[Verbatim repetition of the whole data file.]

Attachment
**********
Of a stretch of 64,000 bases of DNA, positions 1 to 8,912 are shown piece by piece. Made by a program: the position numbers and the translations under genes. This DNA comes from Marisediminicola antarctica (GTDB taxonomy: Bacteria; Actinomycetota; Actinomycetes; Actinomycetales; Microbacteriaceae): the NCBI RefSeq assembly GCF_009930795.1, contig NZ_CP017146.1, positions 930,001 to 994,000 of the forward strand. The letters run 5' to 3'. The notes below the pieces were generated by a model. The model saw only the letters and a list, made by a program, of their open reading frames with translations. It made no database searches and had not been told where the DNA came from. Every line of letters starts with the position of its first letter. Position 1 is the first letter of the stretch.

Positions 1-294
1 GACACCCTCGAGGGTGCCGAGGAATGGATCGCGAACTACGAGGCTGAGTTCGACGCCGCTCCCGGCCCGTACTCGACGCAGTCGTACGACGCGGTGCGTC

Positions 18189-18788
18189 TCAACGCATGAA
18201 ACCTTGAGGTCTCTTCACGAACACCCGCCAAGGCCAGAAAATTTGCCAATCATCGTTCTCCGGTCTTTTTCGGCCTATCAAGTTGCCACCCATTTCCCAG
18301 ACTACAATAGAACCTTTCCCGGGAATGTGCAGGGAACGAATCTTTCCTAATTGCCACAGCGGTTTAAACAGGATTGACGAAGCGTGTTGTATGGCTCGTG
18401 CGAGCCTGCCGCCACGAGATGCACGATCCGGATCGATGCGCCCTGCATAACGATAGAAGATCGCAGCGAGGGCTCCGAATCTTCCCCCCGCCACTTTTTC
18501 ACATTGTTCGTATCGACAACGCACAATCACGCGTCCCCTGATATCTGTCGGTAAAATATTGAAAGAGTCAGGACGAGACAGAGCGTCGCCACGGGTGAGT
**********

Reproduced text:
Of a stretch of 64,000 bases of DNA, positions 1 to 8,912 are shown piece by piece. Made by a program: the position numbers and the translations under genes. This DNA comes from Marisediminicola antarctica (GTDB taxonomy: Bacteria; Actinomycetota; Actinomycetes; Actinomycetales; Microbacteriaceae): the NCBI RefSeq assembly GCF_009930795.1, contig NZ_CP017146.1, positions 930,001 to 994,000 of the forward strand. The letters run 5' to 3'. The notes below the pieces were generated by a model. The model saw only the letters and a list, made by a program, of their open reading frames with translations. It made no database searches and had not been told where the DNA came from. Every line of letters starts with the position of its first letter. Position 1 is the first letter of the stretch.

Positions 1-294
1 GACACCCTCGAGGGTGCCGAGGAATGGATCGCGAACTACGAGGCTGAGTTCGACGCCGCTCCCGGCCCGTACTCGACGCAGTCGTACGACGCGGTGCGTC

Positions 18189-18788
18189 TCAACGCATGAA
18201 ACCTTGAGGTCTCTTCACGAACACCCGCCAAGGCCAGAAAATTTGCCAATCATCGTTCTCCGGTCTTTTTCGGCCTATCAAGTTGCCACCCATTTCCCAG
18301 ACTACAATAGAACCTTTCCCGGGAATGTGCAGGGAACGAATCTTTCCTAATTGCCACAGCGGTTTAAACAGGATTGACGAAGCGTGTTGTATGGCTCGTG
18401 CGAGCCTGCCGCCACGAGATGCACGATCCGGATCGATGCGCCCTGCATAACGATAGAAGATCGCAGCGAGGGCTCCGAATCTTCCCCCCGCCACTTTTTC
18501 ACATTGTTCGTATCGACAACGCACAATCACGCGTCCCCTGATATCTGTCGGTAAAATATTGAAAGAGTCAGGACGAGACAGAGCGTCGCCACGGGTGAGT